It has long been assumed that the antisocial personality--the psychopath--subsequent to having committed a crime, has no real sense of conscience or guilt, owing perhaps to some genetic anomalie or insufficient superego. In defendants like Drew Peterson, Chris Coleman, Phil Markoff or Casey Anthony, to many pundits, this appears to be the case. But I would suggest that the sociopathic conscience is--like the deeper feelings belonging to their long-denied and dissociated true self--still present, but frozen deep beneath the thick, cold ice of the defensive false self. This is why some defendants seem so unperturbed about their evil deeds and the disastrous negative consequences. It is precisely what makes them such charming, charismatic and diabolically convincing con artists, manipulators and liars. And, in some cases, cold-blooded killers.
How can such exceptional liars be detected? How can these superbly skilled actors be unmasked? Even highly trained and experienced forensic psychologists and psychiatrists are sometimes taken in and fooled by these impressive individuals, some of whom can even fool a polygraph examination. In forensic psychology, we have various methods and tests to detect deception or malingering. But clinically, most telling to the seasoned forensic evaluator is discerning the presence of a long-standing pattern (since childhood or adolescence) of deceptiveness, impulsivity, manipulation, irresponsibility, and selfish disregard for (if not outright violation of) others' rights, needs and feelings without remorse, frequently taking the form of unlawful behavior commonly (but not always) leading to arrests. Some manage to consistently outwit the law. But in most (though not all) cases, even these clever criminals slip up or get too cocky, eventually resulting in detection and incarceration.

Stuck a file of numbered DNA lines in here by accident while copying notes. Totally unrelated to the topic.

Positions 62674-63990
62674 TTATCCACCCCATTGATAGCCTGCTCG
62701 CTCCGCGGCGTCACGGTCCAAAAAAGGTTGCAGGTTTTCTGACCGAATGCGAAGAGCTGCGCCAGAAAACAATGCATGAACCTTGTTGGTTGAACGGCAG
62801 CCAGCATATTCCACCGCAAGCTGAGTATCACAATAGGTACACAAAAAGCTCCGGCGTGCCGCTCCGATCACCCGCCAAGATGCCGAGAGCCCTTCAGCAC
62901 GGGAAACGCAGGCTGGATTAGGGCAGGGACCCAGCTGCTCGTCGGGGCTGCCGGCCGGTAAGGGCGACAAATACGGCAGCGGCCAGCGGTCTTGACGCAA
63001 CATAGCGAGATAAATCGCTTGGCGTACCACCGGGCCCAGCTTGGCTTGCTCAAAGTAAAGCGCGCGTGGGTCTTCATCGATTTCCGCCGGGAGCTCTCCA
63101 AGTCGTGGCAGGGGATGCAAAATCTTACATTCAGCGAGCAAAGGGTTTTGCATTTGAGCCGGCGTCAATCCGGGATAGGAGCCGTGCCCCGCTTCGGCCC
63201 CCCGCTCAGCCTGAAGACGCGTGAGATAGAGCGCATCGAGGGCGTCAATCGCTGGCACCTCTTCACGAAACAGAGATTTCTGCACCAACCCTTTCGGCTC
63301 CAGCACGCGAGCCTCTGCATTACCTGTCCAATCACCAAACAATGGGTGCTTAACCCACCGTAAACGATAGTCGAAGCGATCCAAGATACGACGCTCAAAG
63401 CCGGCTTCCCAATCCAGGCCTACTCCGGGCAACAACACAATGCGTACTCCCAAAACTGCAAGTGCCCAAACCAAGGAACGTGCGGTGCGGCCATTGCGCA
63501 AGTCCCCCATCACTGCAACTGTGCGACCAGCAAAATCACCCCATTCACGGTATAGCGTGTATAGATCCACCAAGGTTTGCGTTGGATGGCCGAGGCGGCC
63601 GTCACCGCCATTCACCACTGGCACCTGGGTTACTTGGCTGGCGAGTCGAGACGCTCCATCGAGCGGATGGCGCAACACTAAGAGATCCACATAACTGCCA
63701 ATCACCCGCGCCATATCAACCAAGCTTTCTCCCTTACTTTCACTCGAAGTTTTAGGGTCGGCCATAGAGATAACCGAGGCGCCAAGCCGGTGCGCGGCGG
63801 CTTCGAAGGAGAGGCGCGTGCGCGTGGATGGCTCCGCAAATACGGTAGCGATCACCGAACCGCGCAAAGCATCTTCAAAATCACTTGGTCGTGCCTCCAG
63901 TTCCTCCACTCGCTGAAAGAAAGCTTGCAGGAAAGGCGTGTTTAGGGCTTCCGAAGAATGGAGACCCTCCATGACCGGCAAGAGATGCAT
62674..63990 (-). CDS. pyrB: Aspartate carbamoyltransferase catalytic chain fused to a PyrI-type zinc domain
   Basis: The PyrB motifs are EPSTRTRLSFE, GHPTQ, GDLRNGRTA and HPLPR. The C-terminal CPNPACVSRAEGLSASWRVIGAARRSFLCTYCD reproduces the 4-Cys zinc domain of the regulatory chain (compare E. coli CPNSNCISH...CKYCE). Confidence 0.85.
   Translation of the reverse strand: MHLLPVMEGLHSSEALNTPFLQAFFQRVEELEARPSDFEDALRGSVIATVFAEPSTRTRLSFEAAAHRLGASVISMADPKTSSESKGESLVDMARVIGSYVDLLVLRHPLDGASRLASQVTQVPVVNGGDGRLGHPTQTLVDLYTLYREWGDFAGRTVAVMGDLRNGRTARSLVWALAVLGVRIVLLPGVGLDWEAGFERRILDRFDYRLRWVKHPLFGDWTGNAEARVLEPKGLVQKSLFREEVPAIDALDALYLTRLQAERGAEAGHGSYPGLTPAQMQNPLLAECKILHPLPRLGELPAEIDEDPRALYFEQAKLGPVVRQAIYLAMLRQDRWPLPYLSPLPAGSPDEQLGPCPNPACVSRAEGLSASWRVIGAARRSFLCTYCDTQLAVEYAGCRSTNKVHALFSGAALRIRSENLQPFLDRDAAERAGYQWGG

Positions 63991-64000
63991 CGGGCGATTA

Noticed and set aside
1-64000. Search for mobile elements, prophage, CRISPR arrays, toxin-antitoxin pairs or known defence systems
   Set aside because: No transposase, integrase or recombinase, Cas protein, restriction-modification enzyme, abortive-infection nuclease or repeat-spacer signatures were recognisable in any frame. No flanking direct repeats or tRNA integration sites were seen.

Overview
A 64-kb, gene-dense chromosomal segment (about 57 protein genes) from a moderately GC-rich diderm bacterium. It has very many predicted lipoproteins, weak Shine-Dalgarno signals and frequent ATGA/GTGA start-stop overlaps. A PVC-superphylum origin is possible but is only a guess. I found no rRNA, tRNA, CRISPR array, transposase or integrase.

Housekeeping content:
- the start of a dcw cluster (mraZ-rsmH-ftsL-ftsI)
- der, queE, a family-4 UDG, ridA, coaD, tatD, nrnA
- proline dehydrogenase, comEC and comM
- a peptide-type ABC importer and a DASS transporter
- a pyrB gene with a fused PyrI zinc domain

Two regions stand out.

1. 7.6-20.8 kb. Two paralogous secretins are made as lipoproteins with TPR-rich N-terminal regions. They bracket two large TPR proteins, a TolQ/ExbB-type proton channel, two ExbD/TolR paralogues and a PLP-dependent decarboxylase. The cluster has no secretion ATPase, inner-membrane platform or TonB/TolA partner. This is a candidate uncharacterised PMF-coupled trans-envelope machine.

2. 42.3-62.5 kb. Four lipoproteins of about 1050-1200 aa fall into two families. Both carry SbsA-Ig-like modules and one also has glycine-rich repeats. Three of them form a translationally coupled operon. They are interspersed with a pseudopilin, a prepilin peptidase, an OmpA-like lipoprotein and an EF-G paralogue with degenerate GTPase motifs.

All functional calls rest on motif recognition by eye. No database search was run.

Personality disorders are chronic conditions, and don't just suddenly appear one day out of the blue. They are deeply rooted ways of being in the world. Which is why the next time you meet that charming, charismatic, kind, generous, seemingly perfect person, it might make sense to slow down, check out his or her history, and peer behind the mask before leaping into any financial, professional or romantic relationship. There's an old saying: If it seems too good to be true, it probably is. Sure, we all wear masks. We need a persona for normal social functioning. But the slicker and more superficially polished the persona, the more risk there is that darkness--like Dr. Jekyll's demonic Mr. Hyde--lurks beneath the seductive, shiny surface. And the more difficult it is to see through the facade. M. Scott Peck (1983) called such habitually deceptive, treacherous individuals "people of the lie." Evil, like the devil, can assume a pleasing form, making it doubly dangerous. This is what gives diabolical characters like Hitler, Manson, Ted Bundy, or possibly accused killers Philip Markoff, Casey Anthony, Chris Coleman and Drew Peterson the uncanny power to do what they do. Our naive inability or unwillingness to perceive disguised evil is precisely what such severely pathological personalities prey upon.
Parts of this posting are excerpted or derived from my previously published article titled "Violence as Secular Evil: Forensic Evaluation and Treatment of Violent Offenders from the Viewpoint of Existential Depth Psychology," Journal of Applied Psychoanalytic Studies, Vol. 5, No. 1. January 2003.